With the Biden administration continuing its overtures for dialogue, a defense expo achieves the same effect of a show of force without being seen as overtly provocative in the eyes of the international community. There may also be an element of trying to portray itself as a modern and prosperous nation despite North Korea’s economic difficulties amid its self-isolation during the coronavirus pandemic and continued effects of international sanctions for its nuclear weapons development. Moreover, calling the event “Self-Defense 2021” suggests there may be more shows to come in future years. Perhaps Pyongyang even envisions inviting foreign buyers and defense industry insiders to its expos in the distant future. 

Ultimately, goose-stepping military parades are reminiscent of backward totalitarian regimes, particularly in the eyes of developed countries in the West, while defense exhibitions depict modern, wealthy states that are also militarily strong. For example, South Korea grew out of its own military parades in the process of becoming a democracy, downsizing or canceling them in the 1990s and eventually replacing them with defense exhibitions and air shows. Seoul’s own biennial defense exhibition kicked off this week.

Seoul, for its part, has also been busy showing off its military prowess in recent months, testing its first submarine-launched ballistic missile, rolling out plans for high-tech weapons development and increasing its military spending. The timing of the two Koreas’ weapons tests has raised concerns about a new arms race on the peninsula. 

However, the reality is that Seoul’s defense ambitions are driven by several complex factors and are not necessarily intended for escalating tensions with the North. Most of its weapons development plans were in place long before President Moon Jae-in took office, though Moon’s government seems to have accelerated a few of them, particularly Seoul’s naval capabilities. More broadly, Moon’s political objective is to meet the necessary conditions to transfer wartime operational control, or OPCON, to South Korea from the United States and persuade U.S. President Joe Biden to actively support Moon’s vision for inter-Korean peace by showing maximum flexibility in its approach to the North. 

Seoul believes that developing more advanced weapons and boosting its military spending would demonstrate its seriousness about deterrence in the face of North Korean nuclear and missile threats, thereby meeting OPCON requirements. One way to indicate high military spending, South Korean government insiders tell me, has been to shorten the time period necessary for some defense acquisition projects in the military’s budget proposals, which in effect increases yearly spending. A successful OPCON transfer would also help Moon achieve his motto of “military sovereignty,” which is in line with South Korean progressives’ ideology of ridding the country of U.S. influence and its reliance on Washington for national security.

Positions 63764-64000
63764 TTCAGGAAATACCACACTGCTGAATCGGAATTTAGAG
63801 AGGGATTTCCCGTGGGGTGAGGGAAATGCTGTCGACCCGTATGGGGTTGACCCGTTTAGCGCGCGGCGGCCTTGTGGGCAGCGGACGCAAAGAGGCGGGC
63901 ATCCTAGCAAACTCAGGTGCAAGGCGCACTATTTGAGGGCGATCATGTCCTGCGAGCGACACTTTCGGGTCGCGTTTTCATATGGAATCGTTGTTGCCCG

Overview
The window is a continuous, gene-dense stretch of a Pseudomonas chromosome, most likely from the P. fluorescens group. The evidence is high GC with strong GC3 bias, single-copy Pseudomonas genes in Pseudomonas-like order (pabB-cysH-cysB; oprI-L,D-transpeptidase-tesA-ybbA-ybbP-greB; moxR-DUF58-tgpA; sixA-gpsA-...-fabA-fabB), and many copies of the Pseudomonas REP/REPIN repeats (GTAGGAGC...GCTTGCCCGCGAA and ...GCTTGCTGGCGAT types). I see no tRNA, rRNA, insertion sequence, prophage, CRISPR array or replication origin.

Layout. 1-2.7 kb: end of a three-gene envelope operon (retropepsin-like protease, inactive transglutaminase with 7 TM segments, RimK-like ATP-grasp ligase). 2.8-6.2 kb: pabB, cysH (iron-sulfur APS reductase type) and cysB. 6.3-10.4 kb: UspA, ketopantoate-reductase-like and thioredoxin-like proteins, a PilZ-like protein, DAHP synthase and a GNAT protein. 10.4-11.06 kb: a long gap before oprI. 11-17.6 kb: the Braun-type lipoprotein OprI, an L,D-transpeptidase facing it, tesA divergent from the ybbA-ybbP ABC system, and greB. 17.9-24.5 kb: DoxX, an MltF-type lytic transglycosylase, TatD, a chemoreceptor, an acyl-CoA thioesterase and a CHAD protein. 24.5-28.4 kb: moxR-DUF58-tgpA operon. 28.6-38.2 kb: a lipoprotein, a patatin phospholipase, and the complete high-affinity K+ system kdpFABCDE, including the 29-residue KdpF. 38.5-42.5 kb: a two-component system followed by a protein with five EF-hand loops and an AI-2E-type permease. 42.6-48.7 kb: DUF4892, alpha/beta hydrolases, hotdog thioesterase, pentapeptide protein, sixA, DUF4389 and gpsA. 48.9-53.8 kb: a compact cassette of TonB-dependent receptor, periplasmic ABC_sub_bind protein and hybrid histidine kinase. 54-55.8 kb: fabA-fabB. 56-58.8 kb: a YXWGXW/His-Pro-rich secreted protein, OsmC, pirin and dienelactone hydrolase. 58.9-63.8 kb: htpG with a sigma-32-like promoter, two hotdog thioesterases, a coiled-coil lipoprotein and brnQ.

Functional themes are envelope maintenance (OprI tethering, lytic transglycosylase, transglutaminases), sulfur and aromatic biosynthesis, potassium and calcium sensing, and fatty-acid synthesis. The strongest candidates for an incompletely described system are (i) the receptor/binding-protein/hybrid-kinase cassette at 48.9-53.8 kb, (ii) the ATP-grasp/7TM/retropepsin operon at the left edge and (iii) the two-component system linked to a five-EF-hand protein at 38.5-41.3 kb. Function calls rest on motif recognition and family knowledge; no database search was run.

Another underlying motivation for Seoul is to create an environment that enables Moon to leave behind a “Korean peace” legacy before his term ends next March. In remarks at the U.N. Generally Assembly last month, Moon reinvigorated his push for a declaration to formally end the Korean War, for which hostilities ceased in 1953 with an armistice, not a peace treaty. To this end, Seoul has been aiming for a summit among the leaders of the four main parties to the conflict—the two Koreas, the U.S. and China—on the sidelines of the Winter Olympics in Beijing next February. However, North Korea has rejected Seoul’s proposal as purely symbolic, and Washington rightfully remains wary of signing a war-ending declaration with a state that continues to build up its nuclear weapons in contravention of numerous United Nations Security Council resolutions. 

Still, South Korea remains hopeful, even as North Korea threatens further missile tests and nuclear weapons development. Employing parallel tactics of scorn and flattery, Pyongyang has also taken advantage of Moon’s desperation to secure his legacy by restoring an inter-Korean communication line and dangling hopes for a war-ending declaration and another inter-Korean summit—provided that Seoul works harder to satisfy the Kim regime and break with Washington.